Who are you? You are not just one thing. You are not just your looks, your personality, your wealth, or your job. You are many things. But as I talk to women who have lost their hair, for whatever reason, they all share a common idea. Their hair is part of their identity. I can understand that even though I know it’s “just hair” and it is not the sum of us. It doesn’t define us. But we have looked at ourselves in the mirror for X number of years and our hair has become part of what we see day after day, year after year. And then one day it looks different, or one day most is gone, or all is gone, and then what?
Oftentimes, when women lose their hair, whether temporarily or permanently, they feel the loss deep down as if they have lost something forever that was a part of who they are—or were. This can result in grief stages just like any loss. If you are new to hair loss and/or still in a grieving stage, be kind to yourself and know that you will find yourself again. I think that is why we just seem to know when we put that wig on if it is us or not. We can still see our real selves—we can see beyond the style, color, and the fact that it is a wig. We can see more than a flattering (or not) wig, we can see if that wig reflects who we are or not. You can bet that if you compromise on this, keeping a wig that you just can’t connect with, it will end up in a box. Or if not back in the box, you will make yourself wear it but will always be aware it is not you.
Unlike a new dress or shoes, a wig replaces your hair, something that you had for many years in most cases, and something you never thought you would be without. While men lose their hair and suffer from loss too, I am sure, they don’t seem to deal with it in the same way that women do. It was always more “acceptable” for men to lose their hair. For women, it has always been different, like a lot of things are for women.
While wigs can make a huge difference in how you see yourself in the mirror, and how others see you, it will begin to make a difference when you can look in that mirror and just see YOU. Then you will know that you have put the grief away, you have lived through it, and you are stronger for it. I think it took me a good while before I stopped seeing “wig” in the mirror and just started seeing myself. I worried every day for a long time that someone would look at me and figure it out. It was inhibiting and uncomfortable—and unnecessary.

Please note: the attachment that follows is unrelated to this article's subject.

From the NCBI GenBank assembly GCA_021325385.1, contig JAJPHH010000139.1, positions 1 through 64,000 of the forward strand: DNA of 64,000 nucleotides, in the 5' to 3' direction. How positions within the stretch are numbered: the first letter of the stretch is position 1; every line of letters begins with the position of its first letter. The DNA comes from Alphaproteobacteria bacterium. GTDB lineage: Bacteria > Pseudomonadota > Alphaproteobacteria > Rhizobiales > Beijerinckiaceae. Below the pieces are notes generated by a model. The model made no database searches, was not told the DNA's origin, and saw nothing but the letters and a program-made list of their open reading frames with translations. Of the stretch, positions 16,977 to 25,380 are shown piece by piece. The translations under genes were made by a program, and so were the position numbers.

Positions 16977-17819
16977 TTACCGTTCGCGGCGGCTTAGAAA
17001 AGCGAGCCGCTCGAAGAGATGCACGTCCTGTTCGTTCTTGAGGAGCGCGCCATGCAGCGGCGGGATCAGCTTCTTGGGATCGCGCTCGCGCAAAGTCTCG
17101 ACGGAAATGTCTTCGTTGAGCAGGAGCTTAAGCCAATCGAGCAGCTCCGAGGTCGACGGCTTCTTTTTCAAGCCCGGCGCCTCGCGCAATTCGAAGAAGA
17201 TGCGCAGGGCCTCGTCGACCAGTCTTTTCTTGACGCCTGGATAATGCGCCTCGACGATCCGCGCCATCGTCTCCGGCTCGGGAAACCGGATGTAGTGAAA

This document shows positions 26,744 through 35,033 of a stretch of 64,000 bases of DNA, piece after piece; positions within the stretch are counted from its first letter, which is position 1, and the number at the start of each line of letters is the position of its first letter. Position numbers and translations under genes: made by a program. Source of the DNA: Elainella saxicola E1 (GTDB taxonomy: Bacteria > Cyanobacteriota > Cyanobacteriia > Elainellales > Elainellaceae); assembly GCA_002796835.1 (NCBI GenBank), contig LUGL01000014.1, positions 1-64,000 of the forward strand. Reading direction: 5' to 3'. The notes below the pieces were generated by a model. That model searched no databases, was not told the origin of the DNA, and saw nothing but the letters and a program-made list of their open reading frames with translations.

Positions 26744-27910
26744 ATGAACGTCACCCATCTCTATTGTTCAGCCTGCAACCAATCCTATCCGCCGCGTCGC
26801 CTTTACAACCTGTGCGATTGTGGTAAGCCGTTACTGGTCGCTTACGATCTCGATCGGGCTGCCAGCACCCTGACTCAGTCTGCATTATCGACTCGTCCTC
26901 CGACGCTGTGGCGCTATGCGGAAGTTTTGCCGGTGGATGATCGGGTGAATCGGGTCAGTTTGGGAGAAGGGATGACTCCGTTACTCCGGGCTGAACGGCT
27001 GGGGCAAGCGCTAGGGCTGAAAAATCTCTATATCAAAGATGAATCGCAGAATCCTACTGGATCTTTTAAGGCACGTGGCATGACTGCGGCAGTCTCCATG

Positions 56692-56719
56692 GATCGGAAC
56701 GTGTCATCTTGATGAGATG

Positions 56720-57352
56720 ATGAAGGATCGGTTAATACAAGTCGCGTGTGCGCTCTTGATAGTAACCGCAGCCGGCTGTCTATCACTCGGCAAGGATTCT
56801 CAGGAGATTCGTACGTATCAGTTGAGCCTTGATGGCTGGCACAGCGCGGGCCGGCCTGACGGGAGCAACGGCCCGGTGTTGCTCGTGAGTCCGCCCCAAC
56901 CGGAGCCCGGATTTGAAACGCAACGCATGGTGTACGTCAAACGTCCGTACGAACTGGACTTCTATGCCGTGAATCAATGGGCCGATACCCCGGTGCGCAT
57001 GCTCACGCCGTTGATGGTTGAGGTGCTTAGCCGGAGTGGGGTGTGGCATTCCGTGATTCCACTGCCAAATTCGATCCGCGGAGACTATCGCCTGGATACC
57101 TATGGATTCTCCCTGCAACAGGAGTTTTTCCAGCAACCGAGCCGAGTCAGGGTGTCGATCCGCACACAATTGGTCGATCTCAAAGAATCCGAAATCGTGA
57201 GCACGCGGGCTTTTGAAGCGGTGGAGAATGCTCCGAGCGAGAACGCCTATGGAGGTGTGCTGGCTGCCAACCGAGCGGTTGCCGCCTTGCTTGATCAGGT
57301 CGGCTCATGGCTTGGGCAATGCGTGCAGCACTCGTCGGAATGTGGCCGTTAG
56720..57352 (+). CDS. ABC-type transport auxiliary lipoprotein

One day out of the blue I remembered what my grandmother told me after my mother cut my bangs too short when I was in first grade. She took me aside as I was having a meltdown moment and looked me in the eye. (I have heard something similar from others in different ways since and maybe you have too) The gist was: “honey, remember that most people aren’t thinking about you or even seeing you, they are busy thinking about themselves.” This thought helped me as I went out into the world trying to still be me with my first wig. I wished my grandmother had been around so that I could have thanked her. But the day did finally come when I stopped watching other peoples’ eyes to see if they were looking at my head/hair/face. I just tried to look people in the eye and be myself—tried to project confidence. The more I did that, the more “me” I became. While for months at home, I still saw the wig first when I looked in the mirror, one-day things changed. I looked at the entire me, and that was the turning point. The real me and the me that I projected out to the world merged, and I was “back” at last.
Fast forward to now, and there is nothing but excitement when it comes to wigs and wig products, and I value being able to put my Muse on my head in five seconds, run my fingers through it and go. I am looking forward to shopping for more wigs for fall and winter. I just got a new one that I am kinda in love with. See my picture below.
Until Next time.
Recently a friend asked me, “what’s the deal with all the rooted wig colors?” She was looking through my collection as I called it. “And why do you have so many wigs?” Since she is not a wig wearer, she had many questions about my wig collection. “But you can only wear one at a time,” she said as she opened my wig boxes.
I took a deep breath and I tried to explain to her about the realities of wig wearing.
· We fall in and out of love sometimes
· We like to try new colors
· We like different styles for different occasions
· Our tastes change
· Rooted is a personal preference I explained & there are many other options
Still mildly confused, she shrugged and tried on one of my wigs and stood looking at herself in the mirror for some minutes. “Oh, I look so different, a bit younger,” she said as she looked at me for confirmation.
Yes, I think you do, but you’re not getting my wig, but if you want to wear it for a day or two to decide if you want to order it, you may. Of course, then I had to give her a brief tutorial about wig care and how to secure it. By the time I was finished with my mini-lecture I know she wondered if it was worth it. But hey, she was going to walk off with one of my favorite and not inexpensive wigs.
Explaining wigs and wig-wearing to someone who has never even touched a wig before can be a challenge. But I knew if I took the time to explain things, my friend would walk away with a new understanding and appreciation for those of us who wear wigs, and she might decide to try it herself. She kept looking at herself in every available mirror as we finished the task we had before us. She might, just might, have been bitten by the wig bug herself.